Written two and a half years ago.

June 16, 2009

I’m afraid. Leaving for boarding school has left me in uncertainty, a feeling of nothing being the same or right all around. Close to home, it’s beautiful and the people there seem nice enough. It’s a necessary change, I tell myself. Nothing will allow me the same opportunity of going wherever I want for college. Another school of higher caliber can’t be found, and I can go for free. It’s overwhelmingly clear, facts and advice from those close to me backing it all up, what I should do. Yet, I still feel that silent tremble, the slight shiver that passes through me when I imagine the place. It is still strange and unfamiliar, and I can’t be any more fearful than I already am, no matter how excited, proud, or happy I know I should feel.

Change is a funny thing: we may cheer for it, fight for it, or put all our hearts behind making it happen, but still — we have a sense of hesitance behind the wall of optimism and support. It is our nature to be cautious, and we are programmed with mechanisms to guide us away from the new, whether it is beneficial or detrimental. That resistance to try, to discover if it hurts, both hinders and helps us. Those who can push past that initial distress are more often the ones who are successful; through that discard of anxiety, they reap the opportunities that change brings. The freshness of air and cleanliness of life, the letting go of the old to find the exciting and new, is theirs alone.

The world is littered with examples of this natural coding, but there is not a better example than that of organizations; they are, after all, composed of people who feel that reluctance inside themselves. Large companies make decisions daily that affect their future, much like we do individually. Similarly, they enjoy the comfort of sticking with their familiar, battle-tested methods of profit and process. They become complacent in their riches and perceived prosperity, and they choose to stay the same, never venturing to try anything different. They are afraid of losing what they already have, failing to see what they can gain.

Like the bigger corporations, smaller businesses feel that doubt to act on any unproven way of gaining profit or revenue. Yet, unlike their larger brethren, they do not have that fog of contentment to cloud their decisions; their eyes are on what’s ahead and not what already has past. Though this is often how it works, it is not always the case — large companies occasionally take these risks as well, but only when their success is guaranteed — it is the company that can grow big, stay focused, and be daring that becomes a great company.

Steve Jobs is returning to Apple at the end of this month, back from his hiatus to deal with his health problems. People are relieved that he’ll be back running the company that he built as a young man and resurrected years later. But, imagine what will happen when Steve is gone, a few years from now. Will the company crumble or lose sight of what it is, like it did in the ‘90s before he came back the first time?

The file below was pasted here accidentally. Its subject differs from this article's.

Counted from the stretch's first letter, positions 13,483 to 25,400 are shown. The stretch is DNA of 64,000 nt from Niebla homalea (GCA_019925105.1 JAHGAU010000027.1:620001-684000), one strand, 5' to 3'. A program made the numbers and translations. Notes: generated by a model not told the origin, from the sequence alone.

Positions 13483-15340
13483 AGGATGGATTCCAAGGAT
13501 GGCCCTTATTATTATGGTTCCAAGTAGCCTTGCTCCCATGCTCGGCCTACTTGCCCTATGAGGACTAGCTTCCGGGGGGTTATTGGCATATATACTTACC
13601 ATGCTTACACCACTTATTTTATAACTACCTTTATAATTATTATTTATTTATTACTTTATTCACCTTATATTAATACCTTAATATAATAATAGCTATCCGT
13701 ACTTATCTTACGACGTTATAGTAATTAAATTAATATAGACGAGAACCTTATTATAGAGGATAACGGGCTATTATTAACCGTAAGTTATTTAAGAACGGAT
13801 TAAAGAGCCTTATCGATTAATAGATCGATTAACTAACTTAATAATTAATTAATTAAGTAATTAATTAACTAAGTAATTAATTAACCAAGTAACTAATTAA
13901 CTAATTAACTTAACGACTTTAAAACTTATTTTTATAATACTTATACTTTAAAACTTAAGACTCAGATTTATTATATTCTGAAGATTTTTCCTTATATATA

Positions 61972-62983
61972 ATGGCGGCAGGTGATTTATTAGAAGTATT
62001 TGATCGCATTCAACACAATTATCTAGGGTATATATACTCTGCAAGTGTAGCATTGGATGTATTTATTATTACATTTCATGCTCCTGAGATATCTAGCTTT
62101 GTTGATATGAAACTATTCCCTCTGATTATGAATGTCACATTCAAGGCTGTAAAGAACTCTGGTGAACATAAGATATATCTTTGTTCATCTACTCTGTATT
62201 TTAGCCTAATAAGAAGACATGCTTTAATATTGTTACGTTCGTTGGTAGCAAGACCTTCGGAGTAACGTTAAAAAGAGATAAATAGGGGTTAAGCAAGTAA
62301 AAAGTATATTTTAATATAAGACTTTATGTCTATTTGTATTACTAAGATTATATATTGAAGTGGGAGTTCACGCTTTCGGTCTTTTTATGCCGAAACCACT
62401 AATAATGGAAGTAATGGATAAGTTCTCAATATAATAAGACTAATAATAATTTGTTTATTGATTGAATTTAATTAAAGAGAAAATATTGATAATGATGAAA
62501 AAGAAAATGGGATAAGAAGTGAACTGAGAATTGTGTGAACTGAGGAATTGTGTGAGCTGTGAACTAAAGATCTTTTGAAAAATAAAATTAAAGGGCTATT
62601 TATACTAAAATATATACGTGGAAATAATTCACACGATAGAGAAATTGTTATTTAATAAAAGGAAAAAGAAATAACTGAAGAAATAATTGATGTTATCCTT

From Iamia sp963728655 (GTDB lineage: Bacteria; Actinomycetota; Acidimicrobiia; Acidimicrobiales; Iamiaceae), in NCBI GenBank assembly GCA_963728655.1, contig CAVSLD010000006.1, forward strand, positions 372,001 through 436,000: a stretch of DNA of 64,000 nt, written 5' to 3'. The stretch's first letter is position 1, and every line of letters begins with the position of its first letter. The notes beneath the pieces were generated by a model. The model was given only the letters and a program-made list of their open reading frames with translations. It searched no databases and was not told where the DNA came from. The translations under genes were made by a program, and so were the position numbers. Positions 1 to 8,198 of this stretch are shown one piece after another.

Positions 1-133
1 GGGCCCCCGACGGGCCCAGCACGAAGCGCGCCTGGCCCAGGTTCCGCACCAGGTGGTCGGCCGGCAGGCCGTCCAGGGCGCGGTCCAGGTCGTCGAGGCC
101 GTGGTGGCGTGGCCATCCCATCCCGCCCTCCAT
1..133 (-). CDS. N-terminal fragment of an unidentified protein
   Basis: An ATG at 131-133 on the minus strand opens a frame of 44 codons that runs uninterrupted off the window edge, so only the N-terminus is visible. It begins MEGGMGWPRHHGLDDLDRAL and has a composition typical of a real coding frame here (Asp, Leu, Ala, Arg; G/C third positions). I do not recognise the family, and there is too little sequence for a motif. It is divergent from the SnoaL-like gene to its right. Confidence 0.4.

Apple has been built from the inside with people that he chose himself, with similar values and visions for the company as he has. He trusts them to continue the high-quality, great experience culture of the company. Though Steve himself won’t be there, his knowledge and taste will. It is a risk, a change of power that will happen. But Apple has shown before that they are willing to be undaunted; they released the iPod when Napster had just been shut down and the digital music market didn’t exist. The iPhone was their first entry into a mature market that they had never dealt with before. The Macintosh was the first computer to actually transcend the fuzzy green text on a screen to become the first computer you could actually interact with. The opportunities to succeed were there and they seized the chance to try and get them. It’s in their DNA, in all the people that run the company; they overcome that proverbial hump of doubt to to the amazing. So when Steve Jobs does retire, whenever that will be, I know that Apple will still be as gutsy and smart as it has been in the past — they are made of intelligent people who know what works and when to try something different. In an Apple without Steve, they’ll have the chance to try something divergent, something even he couldn’t see; possibilities to create more fantastic work than before.

As people we are built to adapt and flow with the changes; likewise, we are also made to resist it as well. We can’t just stay as we are, stuck in the mud and immovable. That fear inside can’t hold us down; it can’t keep me from going to boarding school. Because if we look ahead and see what opportunities are there, we can fight the cold shiver, overcome that natural instinct. Then, with an audacious feeling and a sharp plan, success isn’t far.

I know that doubt is natural; it is beatable. I can see the opportunities now, the positive where I only saw negative before. The excitement is rising for what can be, what I can do at this new place. And when that uncertainty creeps back, I acknowledge it and walk past. I smile, just waiting, anxious for what’s to come.